The Twitter OAuth permissions switch debacle
When Twitter announced a few months ago something along the lines of “hey, I know that almost all innovation for new features for Twitter’s user experience have come from third party developers, and we wouldn’t even have our own native Twitter clients if it weren’t for an acquisition of third party clients, but now that we are making native Twitter apps, we’ve got this now, so, um, please stop doing it” I was a bit pissed because Twitter is ignoring obvious facts. Despite the fact that 90% of its users using a native Twitter app were using Twitter’s own offerings, what Twitter failed ot mention is that that other 10% was responsible for something to the tune of half of Twitter activity (a.k.a. the most engaged Twitter users don’t use Twitter’s own apps). I am okay with a company wanting great levels of control over its user experience (see my gigantic collection of Apple gear), but I’m certainly not okay with it if said company pretty much drops the ball every time it comes to making a good, integrated user experience.
But I’m not here to bitch about Twitter. Developers who develop on Twitter’s platform are doing that readily, and that’s who I’m here to bitch about. I’m talking about the developers who were bitching about the fact that Twitter made changes to OAuth authentication in a way that required Twitter apps to get re-authenticated to keep functioning. In this case, a third permission was added (access to DMs) because Twitter heard that users wanted more granular control over whether an app had access to such information.
This was a simple enough change, but developers were all up in arms about the fact that Twitter made them make this change and the change was told to them with only 13 days’ notice, which didn’t give them enough time to prepare their users for the transition. I asked one developer who was bitching about a user bitching that his third party Twitter app was still broken as though it was the Twitter app’s fault, and I asked the guy, “what did your app actually do to inform users about the transition?” Mind you, not random things the dev posted on his personal Twitter account or even the Twitter Client’s official Twitter account, but how did information about the change get relayed to the user WITHIN the app?
His response? “Nothing.”
When I asked why not, he explained that there wasn’t a system in place to do that; it had been on the back burner for some time.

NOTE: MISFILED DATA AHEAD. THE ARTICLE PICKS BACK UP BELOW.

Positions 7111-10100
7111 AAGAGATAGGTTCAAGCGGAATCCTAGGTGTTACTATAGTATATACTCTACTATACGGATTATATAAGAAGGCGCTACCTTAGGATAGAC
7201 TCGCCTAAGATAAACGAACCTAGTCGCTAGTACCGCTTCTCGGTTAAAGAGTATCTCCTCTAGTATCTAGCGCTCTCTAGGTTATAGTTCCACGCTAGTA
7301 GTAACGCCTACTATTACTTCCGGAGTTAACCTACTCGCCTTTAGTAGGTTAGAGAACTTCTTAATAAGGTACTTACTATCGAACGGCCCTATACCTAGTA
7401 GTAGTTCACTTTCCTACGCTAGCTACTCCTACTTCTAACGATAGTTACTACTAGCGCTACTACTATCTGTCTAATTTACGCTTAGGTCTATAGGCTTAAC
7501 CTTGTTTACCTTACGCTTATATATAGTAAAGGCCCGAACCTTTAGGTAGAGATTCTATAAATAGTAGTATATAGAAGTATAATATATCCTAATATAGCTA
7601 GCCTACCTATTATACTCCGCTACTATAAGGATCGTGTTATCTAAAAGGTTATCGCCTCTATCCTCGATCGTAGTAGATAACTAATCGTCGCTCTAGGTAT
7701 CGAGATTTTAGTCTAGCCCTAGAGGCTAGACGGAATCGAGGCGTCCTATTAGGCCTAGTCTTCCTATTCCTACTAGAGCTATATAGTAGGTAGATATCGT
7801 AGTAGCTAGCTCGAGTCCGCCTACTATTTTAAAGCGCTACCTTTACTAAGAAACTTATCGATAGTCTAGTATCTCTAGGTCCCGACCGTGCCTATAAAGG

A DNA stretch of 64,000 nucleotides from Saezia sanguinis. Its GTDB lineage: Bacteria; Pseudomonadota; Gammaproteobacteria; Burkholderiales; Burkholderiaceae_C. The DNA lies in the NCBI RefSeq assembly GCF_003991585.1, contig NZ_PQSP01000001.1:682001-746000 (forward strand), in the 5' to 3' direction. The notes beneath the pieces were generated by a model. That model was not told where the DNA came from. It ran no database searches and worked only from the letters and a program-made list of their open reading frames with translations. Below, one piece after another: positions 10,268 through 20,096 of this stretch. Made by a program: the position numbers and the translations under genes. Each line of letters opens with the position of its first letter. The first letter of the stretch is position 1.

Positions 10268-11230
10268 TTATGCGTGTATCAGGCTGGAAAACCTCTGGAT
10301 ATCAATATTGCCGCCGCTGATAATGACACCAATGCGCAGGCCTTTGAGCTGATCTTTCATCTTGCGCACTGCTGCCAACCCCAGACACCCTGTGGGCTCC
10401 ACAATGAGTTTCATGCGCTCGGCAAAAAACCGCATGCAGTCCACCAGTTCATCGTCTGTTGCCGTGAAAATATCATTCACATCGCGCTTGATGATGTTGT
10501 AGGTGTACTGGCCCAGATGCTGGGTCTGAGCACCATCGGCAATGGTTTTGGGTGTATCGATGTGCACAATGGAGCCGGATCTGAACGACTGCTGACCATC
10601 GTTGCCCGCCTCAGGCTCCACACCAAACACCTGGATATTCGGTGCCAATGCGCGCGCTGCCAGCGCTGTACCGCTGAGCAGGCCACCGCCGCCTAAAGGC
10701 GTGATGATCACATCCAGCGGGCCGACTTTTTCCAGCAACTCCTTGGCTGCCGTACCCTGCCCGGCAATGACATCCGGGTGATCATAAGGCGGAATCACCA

(warning: begin rant)
So, apparently developing a freaking system to check something as simple as an RSS feed of announcements on a developer’s web site occasionally to fucking TELL the user that changes might happen to Twitter’s API soon requiring changes to be made was not important enough to implement for months, but when it’s actually needed, suddenly it’s all Twitter’s fault that they didn’t give devs a few months’ notice to implement this system.
First off, if you rely on a third party API that can change at any time, you need to be as resilient as possible. You wrote your damn app, you have total control over it. If you’re a reputable OS X/iOS developer you should be bright enough to know that your users aren’t going to be happy with your app breaking without warning the user first, and there should absolutely be a system in place for letting the user know what’s going to happen from day one. If you lacked the foresight to do this, that’s your problem, not Twitter’s.
Secondly, this is Twitter’s API, not yours. They put the work into making this API, and they put the work into making the plumbing that makes Twitter work (with or without the fail whale). They can make changes whenever they want; it’s their API, motherfuckers. It’s entirely likely that at some point, there may be a critical security flaw discovered in Twitter’s OAuth that can only be fixed by revoking all access keys tomorrow and requiring Twitter clients to re-authenticate. You can’t reasonably expect Twitter to wait a month for you to develop a workflow to make this easy for your user, then get it approved in the App Store; they need to make that change ASAP.
Finally, this isn’t the first time you’ve dealt with a condition on Twitter that affected your client. Twitter was once known for having legandary amounts of downtime; sometimes daily. Once Twitter implemented an API call limit to mitigate high demand. These are all conditions you want your app to tell you about before seeing a cryptic NSURLDomain error on your screen. If your user sees the latter, they’re inclined to believe something about your Twitter client is broken. If they saw a message beforehand mentioning that Twitter was experiencing downtime, then they know it’s all good.
Twitter may not have the best track record with developer relations, but developers, you need to STFU on this one. Not a single Twitter app that I’m aware of properly made any in-app warnings to users about the changes coming to Twitter. Not one. But developers sure complained that Twitter’s official app didn’t have this disadvantage. Yeah, no shit! There’s no reason to expect Twitter to add extra authentication to its own Twitter clients just because.
Developers: find something else to bitch about Twitter about! there are plenty of things.
Peace out. Namaste.